Friday night at the home drive-in: I Was a Teenage Werewolf (1957)

Poster for I Was a Teenage Werewolf (1957)I Was a Teenage Werewolf (1957) by #GeneFowlerJr

w/#MichaelLandon #YvonneLime #WhitBissell

A hypnotherapist transforms a temperamental teenager into a #werewolf.

“The most amazing motion picture of our time!”

“It’s not for man to interfere in the ways of God.”

#Horror #SciFi

I Was a Teenage Werewolf (1957) is one of the most famous B-movies, teen movies, and werewolf movies in the history of cinema – or at least it is to me. Even as a kid, I knew about this movie. I’d heard about it, read about it, and seen pictures from it in books and magazines. Of course I’d never SEEN it, but that’s the way it was back then. No internet, no video stores – only late night TV could possibly give me an opportunity to experience this movie, and that just never quite happened. 

I was probably an adult by the time I finally got to see it, and I think I was just a little bit disappointed that first time. It was good, but not as good as some of the other, similar movies I’d seen over the years. For some reason I was partial to Blood of Dracula (1957), as I may have mentioned a few weeks ago…

Don’t get me wrong. I liked I Was a Teenage Werewolf back then, and I like it even more now. But I think if there’s one thing wrong with it, it’s that the main character, Tony Rivers played by Michael Landon, is a tad unsympathetic at the beginning of the movie. He seems like an ill-tempered jerk, to be honest. And looking at it with modern eyes, he seems like the kind of guy who’s destined to beat his girlfriend in the future, after she becomes his wife. He becomes violent at the slightest provocation – which apparently makes him the perfect candidate for a mad doctor’s experiments. 

The mad doctor, Alfred Brandon, is played by Whit Bissell (who has one of the greatest names in the history of actors, by the way). Dr Brandon’s theory goes something like this:

“I’m going to TRANSFORM him, and unleash the savage instincts that lie hidden within… and then I’ll be judged the benefactor. Mankind is on the verge of destroying itself. The only hope for the human race is to hurl it back into its primitive norm, to start all over again. What’s one life compared to such a triumph?”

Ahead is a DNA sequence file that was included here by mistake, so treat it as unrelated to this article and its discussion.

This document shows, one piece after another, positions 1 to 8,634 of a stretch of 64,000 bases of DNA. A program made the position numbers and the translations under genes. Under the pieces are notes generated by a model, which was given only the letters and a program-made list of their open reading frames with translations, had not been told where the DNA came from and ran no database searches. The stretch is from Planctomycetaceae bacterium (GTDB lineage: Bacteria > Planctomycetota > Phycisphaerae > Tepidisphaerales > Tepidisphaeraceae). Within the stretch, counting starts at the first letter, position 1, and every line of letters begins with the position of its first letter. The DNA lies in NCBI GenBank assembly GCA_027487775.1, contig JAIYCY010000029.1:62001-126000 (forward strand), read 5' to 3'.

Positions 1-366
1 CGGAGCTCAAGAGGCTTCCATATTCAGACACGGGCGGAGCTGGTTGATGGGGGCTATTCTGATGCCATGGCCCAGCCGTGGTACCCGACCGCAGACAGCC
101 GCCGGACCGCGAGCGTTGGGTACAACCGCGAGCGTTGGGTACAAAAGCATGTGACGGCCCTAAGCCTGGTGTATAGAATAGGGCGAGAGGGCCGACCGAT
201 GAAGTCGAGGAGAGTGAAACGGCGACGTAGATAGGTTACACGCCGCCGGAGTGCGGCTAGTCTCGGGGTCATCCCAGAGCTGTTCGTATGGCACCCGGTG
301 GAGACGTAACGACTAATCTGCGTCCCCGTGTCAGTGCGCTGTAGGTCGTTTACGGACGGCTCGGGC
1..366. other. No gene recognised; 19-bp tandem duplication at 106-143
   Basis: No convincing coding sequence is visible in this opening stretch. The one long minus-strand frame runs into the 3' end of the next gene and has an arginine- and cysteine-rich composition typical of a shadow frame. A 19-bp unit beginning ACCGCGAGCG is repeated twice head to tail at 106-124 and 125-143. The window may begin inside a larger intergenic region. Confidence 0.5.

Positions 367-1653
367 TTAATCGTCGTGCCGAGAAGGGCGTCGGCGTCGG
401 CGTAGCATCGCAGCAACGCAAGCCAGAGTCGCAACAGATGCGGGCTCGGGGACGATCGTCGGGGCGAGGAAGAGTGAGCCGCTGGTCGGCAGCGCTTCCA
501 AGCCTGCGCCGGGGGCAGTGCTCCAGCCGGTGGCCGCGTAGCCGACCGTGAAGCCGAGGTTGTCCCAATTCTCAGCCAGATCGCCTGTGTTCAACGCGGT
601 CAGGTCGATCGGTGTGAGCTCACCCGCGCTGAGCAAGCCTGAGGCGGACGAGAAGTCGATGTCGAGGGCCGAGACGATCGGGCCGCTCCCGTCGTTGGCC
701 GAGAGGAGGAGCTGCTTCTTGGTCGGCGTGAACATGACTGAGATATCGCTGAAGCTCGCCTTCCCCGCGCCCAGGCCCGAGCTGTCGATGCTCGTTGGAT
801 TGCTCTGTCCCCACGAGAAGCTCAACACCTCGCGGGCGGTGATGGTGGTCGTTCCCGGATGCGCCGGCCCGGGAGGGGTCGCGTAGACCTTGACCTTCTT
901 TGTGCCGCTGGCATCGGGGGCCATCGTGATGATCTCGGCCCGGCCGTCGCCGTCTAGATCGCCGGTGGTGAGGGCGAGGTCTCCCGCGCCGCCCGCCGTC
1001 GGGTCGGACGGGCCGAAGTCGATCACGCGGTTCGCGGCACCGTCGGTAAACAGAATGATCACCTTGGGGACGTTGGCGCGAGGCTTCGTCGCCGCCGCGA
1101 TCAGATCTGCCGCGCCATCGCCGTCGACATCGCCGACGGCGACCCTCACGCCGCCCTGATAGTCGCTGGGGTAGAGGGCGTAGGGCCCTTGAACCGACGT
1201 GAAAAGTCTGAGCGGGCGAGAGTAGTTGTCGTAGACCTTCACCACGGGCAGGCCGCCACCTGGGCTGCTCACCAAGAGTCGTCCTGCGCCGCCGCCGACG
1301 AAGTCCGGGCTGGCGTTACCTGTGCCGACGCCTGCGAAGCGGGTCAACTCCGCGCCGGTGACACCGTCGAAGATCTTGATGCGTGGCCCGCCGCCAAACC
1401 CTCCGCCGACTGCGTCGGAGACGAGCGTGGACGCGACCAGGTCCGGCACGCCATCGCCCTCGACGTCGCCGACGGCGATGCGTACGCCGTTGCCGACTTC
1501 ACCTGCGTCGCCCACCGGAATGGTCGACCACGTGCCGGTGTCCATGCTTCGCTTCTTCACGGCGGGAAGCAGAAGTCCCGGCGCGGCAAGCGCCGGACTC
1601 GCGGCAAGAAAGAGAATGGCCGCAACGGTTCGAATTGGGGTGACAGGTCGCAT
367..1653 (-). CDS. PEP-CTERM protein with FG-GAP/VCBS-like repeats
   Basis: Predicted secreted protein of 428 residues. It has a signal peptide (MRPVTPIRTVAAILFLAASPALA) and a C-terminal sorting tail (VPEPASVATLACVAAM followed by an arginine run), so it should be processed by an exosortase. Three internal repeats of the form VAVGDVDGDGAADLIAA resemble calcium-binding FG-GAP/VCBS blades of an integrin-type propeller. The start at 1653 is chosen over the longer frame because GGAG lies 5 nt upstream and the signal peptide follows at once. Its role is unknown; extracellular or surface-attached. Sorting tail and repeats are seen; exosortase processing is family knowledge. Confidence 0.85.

When his assistant, Dr Hugo Wagner played by Joseph Mell, protests, their conversation goes something like this:

Dr Wagner: But you’re sacrificing a human life!

Dr Brandon: Do you cry over a guinea pig? This boy is a free police case. We’re probably saving him from the gas chamber.

Dr Wagner: But the boy is so young, the transformation horrible –

Dr Brandon: And you call yourself a scientist! That’s why you’ve never been more than an assistant.

In case it isn’t clear, these moments are #NotQuiteClassicCinema gold!

Tony’s long suffering girlfriend, Arlene Logan, is played by Yvonne Lime, and I found myself wondering a few times what exactly she sees in him. But then again, the real world is full of guys like Tony. Perhaps under the care of the right doctor, they could all be turned into werewolves…

I Was a Teenage Werewolf (1957) is a legendary example of #NotQuiteClassicCinema. Apparently MIchael Landon even parodied it many years later on his popular TV series Highway to Heaven (1984-1989). The episode was called I Was A Middle Aged Werewolf and can be found on YouTube for those who are curious. While I would never call I Was a Teenage Werewolf one of my favourite B-movies, or teen movies – or monster movies of the late 1950s – it’s still a lot of fun, and it’s an important piece of pop culture that should be screened by every film fan at least once on a #FridayNightAtTheHomeDriveIn.